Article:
Working Around Water

 Most drowning incidents occur in inland waters such as rivers, lakes, canals or marinas and are caused by careless behavior and lack of safety awareness.


  • Open storage tanks / water treatment facilities
  • Pond dams or work along banks
  • Narrow banks and steep slopes
  • Docks or piers

Drowning Prevention

  •  Working platforms must be properly constructed including toe-boards and guard-rails. Secure boards to prevent being dislodged by rising water or high winds.
  • Ladders should be lashed.
  • Safety harnesses must be worn where appropriate.
  • Use fall restraint instead of fall arrest
  • Lighting must be adequate for night work and illuminate the immediate surrounding water surface.
  • Check on your co-workers at frequent intervals.
  • Materials must be stacked in order to maintain clear access.
  • Tools not in use must be stowed away.
  • Ensure that work-floats are properly loaded, stable and securely moored.
  • Ensure deck access and egress are clean and don’t become slippery. Deal quickly with hazards.
  • If there is a risk of drowning, wear a U.S. Coast Guard approved type I, II, III, or V personal floatation device (PFD).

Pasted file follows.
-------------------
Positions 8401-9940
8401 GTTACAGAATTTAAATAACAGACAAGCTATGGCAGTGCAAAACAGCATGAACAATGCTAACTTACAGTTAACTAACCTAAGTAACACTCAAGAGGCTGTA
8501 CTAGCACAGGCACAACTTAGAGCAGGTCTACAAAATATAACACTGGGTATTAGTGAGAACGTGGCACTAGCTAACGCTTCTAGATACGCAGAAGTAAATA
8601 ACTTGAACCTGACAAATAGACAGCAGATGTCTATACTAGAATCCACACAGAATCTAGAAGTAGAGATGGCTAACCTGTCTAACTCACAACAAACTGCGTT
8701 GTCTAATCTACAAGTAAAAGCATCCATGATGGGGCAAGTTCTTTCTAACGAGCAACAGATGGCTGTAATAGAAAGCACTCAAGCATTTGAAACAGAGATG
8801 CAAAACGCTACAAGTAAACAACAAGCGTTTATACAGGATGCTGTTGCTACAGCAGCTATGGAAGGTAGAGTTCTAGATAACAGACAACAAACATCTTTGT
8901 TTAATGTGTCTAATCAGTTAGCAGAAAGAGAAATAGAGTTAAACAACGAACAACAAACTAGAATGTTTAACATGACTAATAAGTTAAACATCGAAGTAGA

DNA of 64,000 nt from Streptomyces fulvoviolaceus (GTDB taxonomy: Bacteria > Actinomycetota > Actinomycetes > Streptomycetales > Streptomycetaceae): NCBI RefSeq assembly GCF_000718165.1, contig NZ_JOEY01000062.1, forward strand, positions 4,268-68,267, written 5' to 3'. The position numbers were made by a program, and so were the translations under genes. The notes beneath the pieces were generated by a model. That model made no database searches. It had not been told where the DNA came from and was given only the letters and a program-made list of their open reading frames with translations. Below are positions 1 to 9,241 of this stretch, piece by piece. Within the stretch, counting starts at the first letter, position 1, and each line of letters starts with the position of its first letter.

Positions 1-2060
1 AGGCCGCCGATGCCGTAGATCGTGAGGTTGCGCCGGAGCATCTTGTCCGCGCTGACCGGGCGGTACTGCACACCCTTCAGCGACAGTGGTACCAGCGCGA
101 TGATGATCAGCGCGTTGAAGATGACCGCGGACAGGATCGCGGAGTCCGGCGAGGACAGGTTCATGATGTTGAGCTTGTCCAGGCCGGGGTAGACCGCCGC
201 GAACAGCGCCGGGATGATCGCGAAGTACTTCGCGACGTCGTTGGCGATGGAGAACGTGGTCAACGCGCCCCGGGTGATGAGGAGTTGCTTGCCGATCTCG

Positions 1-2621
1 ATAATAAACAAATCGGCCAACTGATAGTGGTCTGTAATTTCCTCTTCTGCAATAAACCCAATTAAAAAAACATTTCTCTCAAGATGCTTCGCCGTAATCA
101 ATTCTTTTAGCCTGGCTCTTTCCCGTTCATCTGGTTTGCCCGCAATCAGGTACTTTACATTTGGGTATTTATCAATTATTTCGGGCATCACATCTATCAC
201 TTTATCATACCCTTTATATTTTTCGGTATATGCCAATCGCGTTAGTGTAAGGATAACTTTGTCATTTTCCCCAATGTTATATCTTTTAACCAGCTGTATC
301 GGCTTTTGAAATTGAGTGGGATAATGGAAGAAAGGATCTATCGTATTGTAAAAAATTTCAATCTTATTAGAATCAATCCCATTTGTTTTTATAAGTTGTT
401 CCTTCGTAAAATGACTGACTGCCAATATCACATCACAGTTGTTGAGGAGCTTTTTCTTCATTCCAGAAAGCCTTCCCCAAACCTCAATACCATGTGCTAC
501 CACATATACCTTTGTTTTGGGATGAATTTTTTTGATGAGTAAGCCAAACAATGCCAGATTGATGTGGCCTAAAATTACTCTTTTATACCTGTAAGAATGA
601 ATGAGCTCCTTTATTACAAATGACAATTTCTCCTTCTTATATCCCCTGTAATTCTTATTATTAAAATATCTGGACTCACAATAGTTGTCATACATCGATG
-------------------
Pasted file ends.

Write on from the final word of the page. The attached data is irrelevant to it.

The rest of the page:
• When working from a boom supported elevating work platform over water, you are required to wear both a fall harness and a PFD.

Emergency Preparations

  • Never work alone, use the “buddy system”
  • At least one U.S. Coast Guard approved 30-inch life ring with not less than 90 feet of line attached shall be immediately available.
  • Provide employees with first aid, CPR training
  • At least one lifesaving skiff shall be immediately available at locations where employees are working over or adjacent to water.
  • Each skiff, or skiffs, shall be suitable for conditions where used, be equipped with oar locks securely attached to gunwhales, oars, one boat hook, and one U.S. Coast Guard-approved 30-inch life ring with fifty feet of suitable line attached.

Questions for Discussion

  • Why is a personal floatation device a necessity when working around water?
  • How do we rescue an unconscious worker in the water?

Presenter tips

  • Pre-read the Toolbox Talk. Your comfort level and confidence will be higher if you know your topic.
  • Discuss related tasks, work areas or events that make the Toolbox Talk relevant to your job site.
  • Involve the workers by asking questions and input that drives discussion.